What is MLA Citation Style?
The Modern Language Association (MLA) is one of the world’s most important, renowned, and prestigious academic associations in the literary arts. To ensure high quality and consistency of writing, the MLA has developed a method of formatting documents and citing references: known as MLA style or MLA format.
The MLA citation style is ubiquitous, used when students write papers about literature, religious studies, art history, and a range of other subjects in the humanities and liberal arts. In the United States especially, students will frequently be asked to use MLA citations in their academic papers. The MLA citation style is straightforward and simple to use.
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This guide will provide you with an overview of MLA citation format, and will teach you how to format your in-text parenthetical citations as well as your lists of works cited in your research papers and essays. For more detailed and up-to-date information on MLA style formatting, please refer directly to the MLA Handbook.
The latest version of MLA is the 8th edition (MLA-8) which was published in April 2016. The updates included in this latest version addresses changes in digital publications, as more and more sources are being put online.
Why Use MLA Citations?
When editors or teachers ask you to write in “MLA style,” they are referring to the editorial style used most commonly in literature, the arts and the humanities. The reason why you have been asked to use MLA citations is because the MLA citation style will become increasingly important to you as you progress as a student.
If you are taking classes in comparative literature, literary criticism, art history, or gender studies, you may be asked to format your papers using MLA style and MLA citations. In fact, there are many professors who prefer MLA citation over other styles and will ask you to format your papers accordingly.
MLA citation styles are clean and easy to read, which is one of the reasons why they are favored over other styles. Using MLA style helps you maintain consistency, as well as avoiding plagiarism as you learn how to cite any and all sources that you use when researching and writing. When it doubt, cite it!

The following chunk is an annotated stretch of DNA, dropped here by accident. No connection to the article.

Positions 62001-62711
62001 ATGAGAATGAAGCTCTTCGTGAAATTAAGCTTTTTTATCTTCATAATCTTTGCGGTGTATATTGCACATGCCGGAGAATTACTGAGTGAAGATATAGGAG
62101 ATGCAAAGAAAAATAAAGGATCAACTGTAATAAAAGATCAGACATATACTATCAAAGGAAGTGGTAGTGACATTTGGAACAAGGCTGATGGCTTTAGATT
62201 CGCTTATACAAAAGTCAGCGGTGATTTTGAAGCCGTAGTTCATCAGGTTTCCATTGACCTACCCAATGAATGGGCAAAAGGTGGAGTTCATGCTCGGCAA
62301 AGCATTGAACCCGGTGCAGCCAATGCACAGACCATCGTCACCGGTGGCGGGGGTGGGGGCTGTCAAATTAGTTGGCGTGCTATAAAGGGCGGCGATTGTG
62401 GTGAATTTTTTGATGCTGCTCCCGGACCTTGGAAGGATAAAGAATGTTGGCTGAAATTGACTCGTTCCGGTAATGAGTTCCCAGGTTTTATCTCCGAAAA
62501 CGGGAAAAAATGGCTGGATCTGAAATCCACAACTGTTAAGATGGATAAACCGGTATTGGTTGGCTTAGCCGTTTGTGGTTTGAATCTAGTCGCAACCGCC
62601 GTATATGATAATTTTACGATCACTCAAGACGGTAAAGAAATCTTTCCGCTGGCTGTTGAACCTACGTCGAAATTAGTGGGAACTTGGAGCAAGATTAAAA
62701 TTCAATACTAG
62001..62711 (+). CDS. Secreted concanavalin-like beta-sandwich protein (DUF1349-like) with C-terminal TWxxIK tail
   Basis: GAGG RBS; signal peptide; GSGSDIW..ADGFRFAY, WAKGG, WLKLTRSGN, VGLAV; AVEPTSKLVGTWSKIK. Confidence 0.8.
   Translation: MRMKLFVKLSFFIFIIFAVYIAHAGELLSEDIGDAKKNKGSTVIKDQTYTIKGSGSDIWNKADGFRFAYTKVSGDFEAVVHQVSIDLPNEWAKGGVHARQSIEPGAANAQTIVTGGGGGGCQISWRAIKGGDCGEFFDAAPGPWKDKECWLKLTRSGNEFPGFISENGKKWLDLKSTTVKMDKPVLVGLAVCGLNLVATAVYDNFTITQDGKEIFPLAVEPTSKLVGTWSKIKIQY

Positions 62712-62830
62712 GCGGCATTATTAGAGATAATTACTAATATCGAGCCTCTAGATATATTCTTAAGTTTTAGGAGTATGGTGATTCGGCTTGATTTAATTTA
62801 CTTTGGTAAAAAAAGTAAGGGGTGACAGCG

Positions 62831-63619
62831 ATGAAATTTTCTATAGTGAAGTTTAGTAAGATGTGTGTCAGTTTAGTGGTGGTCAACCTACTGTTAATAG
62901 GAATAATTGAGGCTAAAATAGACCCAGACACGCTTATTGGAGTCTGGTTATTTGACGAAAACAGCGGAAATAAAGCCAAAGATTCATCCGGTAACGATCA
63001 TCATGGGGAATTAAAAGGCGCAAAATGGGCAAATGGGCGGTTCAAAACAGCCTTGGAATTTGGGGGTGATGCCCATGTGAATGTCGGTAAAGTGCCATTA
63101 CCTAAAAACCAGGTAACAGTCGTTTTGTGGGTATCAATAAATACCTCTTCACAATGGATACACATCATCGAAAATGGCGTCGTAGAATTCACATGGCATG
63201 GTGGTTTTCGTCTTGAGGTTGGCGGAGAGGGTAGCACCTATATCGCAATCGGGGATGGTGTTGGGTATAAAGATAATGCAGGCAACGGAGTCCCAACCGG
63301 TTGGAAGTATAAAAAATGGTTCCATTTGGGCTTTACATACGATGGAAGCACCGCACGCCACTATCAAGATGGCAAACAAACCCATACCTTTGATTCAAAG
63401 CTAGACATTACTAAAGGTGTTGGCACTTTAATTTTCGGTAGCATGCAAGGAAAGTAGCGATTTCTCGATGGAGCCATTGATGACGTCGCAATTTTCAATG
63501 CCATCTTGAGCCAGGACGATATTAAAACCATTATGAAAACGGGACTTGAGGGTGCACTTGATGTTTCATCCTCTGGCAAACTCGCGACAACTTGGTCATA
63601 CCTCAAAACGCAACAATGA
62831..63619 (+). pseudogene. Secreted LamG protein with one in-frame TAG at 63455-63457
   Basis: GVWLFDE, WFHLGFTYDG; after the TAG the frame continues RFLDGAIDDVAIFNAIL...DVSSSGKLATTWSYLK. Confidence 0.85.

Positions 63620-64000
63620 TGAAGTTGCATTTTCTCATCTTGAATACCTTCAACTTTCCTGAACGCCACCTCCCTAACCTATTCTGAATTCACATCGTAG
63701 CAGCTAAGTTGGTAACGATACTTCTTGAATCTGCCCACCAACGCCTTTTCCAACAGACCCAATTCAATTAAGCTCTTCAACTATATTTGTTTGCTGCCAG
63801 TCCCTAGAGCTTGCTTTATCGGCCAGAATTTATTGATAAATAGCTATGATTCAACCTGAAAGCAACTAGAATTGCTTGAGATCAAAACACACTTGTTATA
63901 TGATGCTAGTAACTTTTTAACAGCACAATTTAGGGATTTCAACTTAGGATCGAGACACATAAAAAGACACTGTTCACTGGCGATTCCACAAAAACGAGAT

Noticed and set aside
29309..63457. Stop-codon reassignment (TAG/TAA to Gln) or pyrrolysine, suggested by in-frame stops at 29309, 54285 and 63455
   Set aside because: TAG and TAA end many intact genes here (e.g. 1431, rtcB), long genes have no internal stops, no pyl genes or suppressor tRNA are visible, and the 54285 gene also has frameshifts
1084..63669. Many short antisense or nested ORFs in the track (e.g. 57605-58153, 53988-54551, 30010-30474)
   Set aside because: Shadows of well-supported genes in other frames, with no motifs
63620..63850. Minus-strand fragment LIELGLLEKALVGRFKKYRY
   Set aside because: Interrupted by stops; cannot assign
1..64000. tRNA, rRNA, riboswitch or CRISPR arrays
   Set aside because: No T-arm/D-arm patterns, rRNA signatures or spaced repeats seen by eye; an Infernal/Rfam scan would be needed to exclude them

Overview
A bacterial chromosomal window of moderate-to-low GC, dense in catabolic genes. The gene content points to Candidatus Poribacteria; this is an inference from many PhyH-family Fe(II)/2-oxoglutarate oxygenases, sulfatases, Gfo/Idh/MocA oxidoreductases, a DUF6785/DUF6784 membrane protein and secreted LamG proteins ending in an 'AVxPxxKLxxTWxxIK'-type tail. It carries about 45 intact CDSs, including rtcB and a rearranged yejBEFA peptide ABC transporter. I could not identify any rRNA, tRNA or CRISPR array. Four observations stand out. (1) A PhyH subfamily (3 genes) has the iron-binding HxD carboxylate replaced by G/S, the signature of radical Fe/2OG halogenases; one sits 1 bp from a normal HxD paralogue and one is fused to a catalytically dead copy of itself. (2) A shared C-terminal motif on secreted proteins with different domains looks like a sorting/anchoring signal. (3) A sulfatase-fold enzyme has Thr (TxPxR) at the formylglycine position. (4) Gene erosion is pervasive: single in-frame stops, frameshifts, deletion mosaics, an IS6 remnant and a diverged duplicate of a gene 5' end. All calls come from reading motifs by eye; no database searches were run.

MLA style incorporates a parenthetical citation format (LikeThis, 2017) that helps readers locate cited sources on their own or to recognize that the quote, idea, concept, fact, or theory came from a primary source or a secondary source. Proper MLA citation also protects the writer from accusations of plagiarism or inadvertently plagiarizing other people’s work, as you learn to cite ideas that are not your own. Remember, it’s not a problem to borrow ideas or quote from other texts, as long as you cite your sources properly—using MLA citation or whichever citation method your instructor prefers.
MLA citation is only one element of MLA format. MLA format includes other elements of your academic writing, such as diction, tone, style, word usage, and punctuation. The margins, line spacing, use of headers and footers, or inclusion of a table of contents are all covered more extensively by the MLA Style Center.
This guide, on the other hand, offers you a simpler, condensed version of MLA citation methods. Here we will focus on MLA citations because of how important proper MLA citations are to your academic success.
Like APA format [SK1] , MLA format uses in-text citations, as opposed to footnotes or endnotes. As with all formatting methods, MLA format includes not only the in-text citations but also a bibliography page at the end of your document. In MLA format and with MLA citations, the bibliography page is called “Works Cited.”
MLA format means streamlining the in-text citations to only include the author’s last name and the page number (LikeThis, 2017). That’s it. Author’s last name and page number. In some cases, you may need only the author’s last name without the page number, as when referring to an author’s overall argument (LikeThis).
For example, “some fields have frowned on the use of the first-person singular in an academic essay,” (Kandel 1). We will go into more detail about how to properly format MAL in-text citations later in this document.
Works Cited Page:
The Works Cited page lists all the sources that you cited in the body of your paper.
Please keep in mind, using MLA format means that every source you mention in the body of your paper must be included in the Works Cited page at the end of your paper.
Likewise, every source you include in the Works Cited page at the end of your paper will be referenced somewhere in your text.
Do not cite a source without listing it on the Works Cited page, and do not list any reference in the Works Cited page that you did not directly use in the body of your paper.
The Works Cited page is formatted in alphabetical order.
You can see a sample Works Cited page here.
An MLA style Works Cited page entry will look something like this:
Kandel, Michael. “Using ‘I’ In Academic Writing.” The MLA Style Center, https://style.mla.org/2017/07/25/using-i/
- Notice how the author’s first name (Michael) is spelled out in full.
- Also notice that the title of the article (“Using ‘I’ In Academic Writing”) is placed in quotation marks, with the first letter of each main word capitalized.
- The name of the periodical, book, or parent website will be placed in italics.
Also notice that when the original article title also contains quoted text, a single quotation mark (‘I’) is used to distinguish it from the double quotation marks (“Using…”) used for the main title.